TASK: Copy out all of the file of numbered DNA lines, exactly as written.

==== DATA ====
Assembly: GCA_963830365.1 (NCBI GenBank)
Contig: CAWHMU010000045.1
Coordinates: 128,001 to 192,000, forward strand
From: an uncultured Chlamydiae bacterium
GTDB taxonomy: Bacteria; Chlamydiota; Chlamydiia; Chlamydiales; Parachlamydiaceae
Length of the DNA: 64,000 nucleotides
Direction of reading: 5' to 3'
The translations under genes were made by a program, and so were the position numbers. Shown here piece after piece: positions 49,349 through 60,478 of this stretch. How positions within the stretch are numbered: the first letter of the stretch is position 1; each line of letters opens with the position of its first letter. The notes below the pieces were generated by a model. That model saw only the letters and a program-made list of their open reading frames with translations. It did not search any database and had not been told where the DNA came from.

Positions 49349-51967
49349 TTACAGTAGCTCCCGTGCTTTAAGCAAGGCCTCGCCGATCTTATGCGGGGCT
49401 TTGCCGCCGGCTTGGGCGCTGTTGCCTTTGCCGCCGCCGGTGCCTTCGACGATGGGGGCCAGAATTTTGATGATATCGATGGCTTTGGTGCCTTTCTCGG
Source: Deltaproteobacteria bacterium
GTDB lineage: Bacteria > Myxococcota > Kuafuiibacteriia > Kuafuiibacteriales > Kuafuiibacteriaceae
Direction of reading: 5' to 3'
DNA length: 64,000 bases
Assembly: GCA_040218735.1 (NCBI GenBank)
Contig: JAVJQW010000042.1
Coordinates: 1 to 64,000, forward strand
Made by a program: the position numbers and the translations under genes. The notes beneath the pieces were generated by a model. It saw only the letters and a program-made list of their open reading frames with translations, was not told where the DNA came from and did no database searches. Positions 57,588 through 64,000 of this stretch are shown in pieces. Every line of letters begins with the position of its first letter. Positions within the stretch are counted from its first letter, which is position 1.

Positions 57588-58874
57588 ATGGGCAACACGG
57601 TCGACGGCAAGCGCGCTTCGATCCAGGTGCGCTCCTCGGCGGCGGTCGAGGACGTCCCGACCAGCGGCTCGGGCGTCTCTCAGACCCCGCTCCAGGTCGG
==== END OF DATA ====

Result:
Assembly: GCA_963830365.1 (NCBI GenBank)
Contig: CAWHMU010000045.1
Coordinates: 128,001 to 192,000, forward strand
From: an uncultured Chlamydiae bacterium
GTDB taxonomy: Bacteria; Chlamydiota; Chlamydiia; Chlamydiales; Parachlamydiaceae
Length of the DNA: 64,000 nucleotides
Direction of reading: 5' to 3'
The translations under genes were made by a program, and so were the position numbers. Shown here piece after piece: positions 49,349 through 60,478 of this stretch. How positions within the stretch are numbered: the first letter of the stretch is position 1; each line of letters opens with the position of its first letter. The notes below the pieces were generated by a model. That model saw only the letters and a program-made list of their open reading frames with translations. It did not search any database and had not been told where the DNA came from.

Positions 49349-51967
49349 TTACAGTAGCTCCCGTGCTTTAAGCAAGGCCTCGCCGATCTTATGCGGGGCT
49401 TTGCCGCCGGCTTGGGCGCTGTTGCCTTTGCCGCCGCCGGTGCCTTCGACGATGGGGGCCAGAATTTTGATGATATCGATGGCTTTGGTGCCTTTCTCGG
Source: Deltaproteobacteria bacterium
GTDB lineage: Bacteria > Myxococcota > Kuafuiibacteriia > Kuafuiibacteriales > Kuafuiibacteriaceae
Direction of reading: 5' to 3'
DNA length: 64,000 bases
Assembly: GCA_040218735.1 (NCBI GenBank)
Contig: JAVJQW010000042.1
Coordinates: 1 to 64,000, forward strand
Made by a program: the position numbers and the translations under genes. The notes beneath the pieces were generated by a model. It saw only the letters and a program-made list of their open reading frames with translations, was not told where the DNA came from and did no database searches. Positions 57,588 through 64,000 of this stretch are shown in pieces. Every line of letters begins with the position of its first letter. Positions within the stretch are counted from its first letter, which is position 1.

Positions 57588-58874
57588 ATGGGCAACACGG
57601 TCGACGGCAAGCGCGCTTCGATCCAGGTGCGCTCCTCGGCGGCGGTCGAGGACGTCCCGACCAGCGGCTCGGGCGTCTCTCAGACCCCGCTCCAGGTCGG